For instance, in places like Tokyo, London or Hamburg, the issue of buying equipment to DJ or produce was almost nonexistent, whereas it was a major obstacle for the artists in Cuba, Brazil and South Africa. As a result, the focus on MCing, the aspect of Hip Hop that requires the least amount of resources, was more developed in Havana, Rio and Johannesburg. Being an MC is also the aspect that seemingly gets more fame and fortune, so kids were drawn to it more.
I also discovered that in racially and culturally diverse places with significant populations of Black people like Paris and Rio or Sao Paulo, Hip Hop played a major role in affirming the role of Black people in their society. Hip Hop really has given marginalized youth a platform and a voice to be seen and heard. For many places, it was the first time young Black people were included in mass media – TV, advertisements etc.
M.O.I. JR: Did you have a hard time communicating in any of the countries?
Muhammida El Muhajir: Yes. I speak English and basic French so the language barrier was definitely a major challenge, but it also goes back to the power of Hip Hop and music to a larger extent that supersedes language. It was the power of the music that connected me to those artists and communities. Most of them don’t understand English at all but can recite American raps in full.
M.O.I JR: What was the biggest thing that you learned after making this film?
Muhammida El Muhajir: I learned that young people around the world are using Hip Hop as a vehicle for self-expression. As much as they want to stay relevant to what’s happening in global trends, fashion and style, they also aim to cultivate a unique and individualized interpretation of American Hip Hop that is more true to their language, culture, lifestyle and experiences.
What most American artists are talking about in lyrics is quite divergent from most international young people’s lives, whether it’s drugs, guns, pimp culture or diamonds and the overall pathologies that exist in Black American society etc. I found that although the influence of the Black American artist aesthetic is still very strong, if you look beneath the surface, you see that the music and lyrics are more culturally relevant to the point that now most local artists are more popular than American artists in many countries.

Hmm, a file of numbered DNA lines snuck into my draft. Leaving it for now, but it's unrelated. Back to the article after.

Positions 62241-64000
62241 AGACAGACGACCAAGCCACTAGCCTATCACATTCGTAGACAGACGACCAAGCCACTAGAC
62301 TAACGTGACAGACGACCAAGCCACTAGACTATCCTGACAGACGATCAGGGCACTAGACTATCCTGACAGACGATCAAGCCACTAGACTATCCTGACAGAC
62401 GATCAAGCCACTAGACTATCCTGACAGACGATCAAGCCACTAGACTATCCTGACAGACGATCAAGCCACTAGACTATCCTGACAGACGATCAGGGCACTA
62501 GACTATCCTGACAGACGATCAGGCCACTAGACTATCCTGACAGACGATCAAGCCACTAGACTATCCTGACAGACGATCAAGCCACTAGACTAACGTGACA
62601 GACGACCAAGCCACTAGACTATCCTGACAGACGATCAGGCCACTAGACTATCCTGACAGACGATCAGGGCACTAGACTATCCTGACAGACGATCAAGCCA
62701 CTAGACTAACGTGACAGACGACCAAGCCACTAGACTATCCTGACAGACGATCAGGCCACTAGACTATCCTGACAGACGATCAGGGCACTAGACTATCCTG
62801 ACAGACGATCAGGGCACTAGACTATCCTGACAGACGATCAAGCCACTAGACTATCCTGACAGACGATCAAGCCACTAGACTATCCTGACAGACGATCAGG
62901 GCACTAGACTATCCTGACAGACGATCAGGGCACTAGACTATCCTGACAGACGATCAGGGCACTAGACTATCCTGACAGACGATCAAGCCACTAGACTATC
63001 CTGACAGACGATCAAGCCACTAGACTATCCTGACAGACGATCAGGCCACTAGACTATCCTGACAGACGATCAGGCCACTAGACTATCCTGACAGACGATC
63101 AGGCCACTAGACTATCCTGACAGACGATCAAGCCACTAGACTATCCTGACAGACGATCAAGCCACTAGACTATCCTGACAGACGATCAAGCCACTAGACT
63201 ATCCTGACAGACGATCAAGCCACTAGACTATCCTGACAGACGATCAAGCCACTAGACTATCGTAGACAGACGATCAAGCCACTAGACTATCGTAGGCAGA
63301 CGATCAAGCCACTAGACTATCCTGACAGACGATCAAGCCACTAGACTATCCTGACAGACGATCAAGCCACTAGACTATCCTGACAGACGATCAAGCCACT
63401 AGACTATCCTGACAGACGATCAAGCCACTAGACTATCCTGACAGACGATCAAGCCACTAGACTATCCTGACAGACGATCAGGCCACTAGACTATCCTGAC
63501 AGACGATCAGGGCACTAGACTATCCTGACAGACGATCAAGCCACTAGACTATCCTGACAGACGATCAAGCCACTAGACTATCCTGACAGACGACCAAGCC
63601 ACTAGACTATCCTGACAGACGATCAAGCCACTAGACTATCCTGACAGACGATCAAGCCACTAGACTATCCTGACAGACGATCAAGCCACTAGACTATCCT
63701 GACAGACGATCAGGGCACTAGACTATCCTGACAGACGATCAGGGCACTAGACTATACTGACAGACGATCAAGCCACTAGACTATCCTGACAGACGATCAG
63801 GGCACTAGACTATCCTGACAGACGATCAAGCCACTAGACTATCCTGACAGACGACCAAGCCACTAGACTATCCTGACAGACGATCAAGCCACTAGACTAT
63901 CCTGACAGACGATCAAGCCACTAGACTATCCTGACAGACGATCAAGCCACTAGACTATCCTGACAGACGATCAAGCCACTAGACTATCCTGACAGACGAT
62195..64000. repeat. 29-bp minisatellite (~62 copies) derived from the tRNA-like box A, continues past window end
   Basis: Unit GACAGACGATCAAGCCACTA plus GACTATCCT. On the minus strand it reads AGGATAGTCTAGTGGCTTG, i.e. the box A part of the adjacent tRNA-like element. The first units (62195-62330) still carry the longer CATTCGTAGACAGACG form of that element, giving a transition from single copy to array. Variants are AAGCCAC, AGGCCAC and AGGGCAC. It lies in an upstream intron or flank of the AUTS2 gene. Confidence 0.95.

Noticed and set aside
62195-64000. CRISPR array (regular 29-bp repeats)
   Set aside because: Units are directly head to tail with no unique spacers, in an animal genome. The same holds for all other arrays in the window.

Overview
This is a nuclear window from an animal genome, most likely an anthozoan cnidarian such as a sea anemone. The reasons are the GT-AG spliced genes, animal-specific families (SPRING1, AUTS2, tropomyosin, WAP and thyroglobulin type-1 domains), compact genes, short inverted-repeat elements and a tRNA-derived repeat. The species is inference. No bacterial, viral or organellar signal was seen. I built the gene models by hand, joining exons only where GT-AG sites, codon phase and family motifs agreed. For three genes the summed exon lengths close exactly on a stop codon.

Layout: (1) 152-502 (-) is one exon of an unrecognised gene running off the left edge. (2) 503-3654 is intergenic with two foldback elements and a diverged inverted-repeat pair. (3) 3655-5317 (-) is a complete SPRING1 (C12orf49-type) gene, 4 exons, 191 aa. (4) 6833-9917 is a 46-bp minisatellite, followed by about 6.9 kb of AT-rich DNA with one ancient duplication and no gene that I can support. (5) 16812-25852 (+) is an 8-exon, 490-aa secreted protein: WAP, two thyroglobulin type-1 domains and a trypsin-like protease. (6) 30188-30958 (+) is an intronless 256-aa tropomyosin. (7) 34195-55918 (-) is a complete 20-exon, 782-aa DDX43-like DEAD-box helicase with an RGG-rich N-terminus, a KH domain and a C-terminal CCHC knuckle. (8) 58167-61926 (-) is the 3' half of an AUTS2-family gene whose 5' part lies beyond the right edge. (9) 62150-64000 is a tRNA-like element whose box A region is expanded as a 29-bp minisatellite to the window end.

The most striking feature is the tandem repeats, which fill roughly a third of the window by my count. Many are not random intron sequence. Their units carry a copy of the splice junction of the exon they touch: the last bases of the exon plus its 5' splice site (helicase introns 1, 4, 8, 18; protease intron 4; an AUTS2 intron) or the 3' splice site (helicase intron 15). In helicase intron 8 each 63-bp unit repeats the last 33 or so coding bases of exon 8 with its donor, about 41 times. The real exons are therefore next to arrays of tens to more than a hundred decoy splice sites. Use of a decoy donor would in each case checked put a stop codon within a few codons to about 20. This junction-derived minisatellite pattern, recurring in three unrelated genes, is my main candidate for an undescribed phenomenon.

In racially and culturally diverse places with significant populations of Black people like Paris and Rio or Sao Paulo, Hip Hop played a major role in affirming the role of Black people in their society.
M.O.I. JR: How long has the film been out and how is it being distributed?
Muhammida El Muhajir: It was just made available publicly for the first time in October. It is being digitally distributed and may be seen at hiphopisglobal.com.
M.O.I. JR: What do you hope people around the world gain from this film?
Muhammida El Muhajir: At this point this film is an archival document of a moment in Hip Hop history. It’s almost like a time capsule that has been opened, and it’s interesting to see how Hip Hop has emerged from nearly 15 years ago: What it looks like on a local level and the role corporate interests are playing, which wasn’t really existent back then. I hope the film opens a dialogue about the past, present and future of Hip Hop.
It’s also important for Black people here in America to comprehend that as well. I have been touring internationally with film and it’s really been amazing seeing how Hip Hop has developed, especially in West Africa.
M.O.I. JR: How can people purchase and view this film?
Muhammida El Muhajir: It’s available to rent or own – digital all as well as DVD – at hiphopisglobal.com. They can also follow us on Twitter @hiphopisglobal and on Facebook: Hip Hop: The New World Order.
The People’s Minister of Information JR Valrey is associate editor of the Bay View, author of “Block Reportin’” and filmmaker of “Operation Small Axe” and “Block Reportin’ 101,” available, along with many more interviews, at www.blockreportradio.com. He can be reached at firstname.lastname@example.org.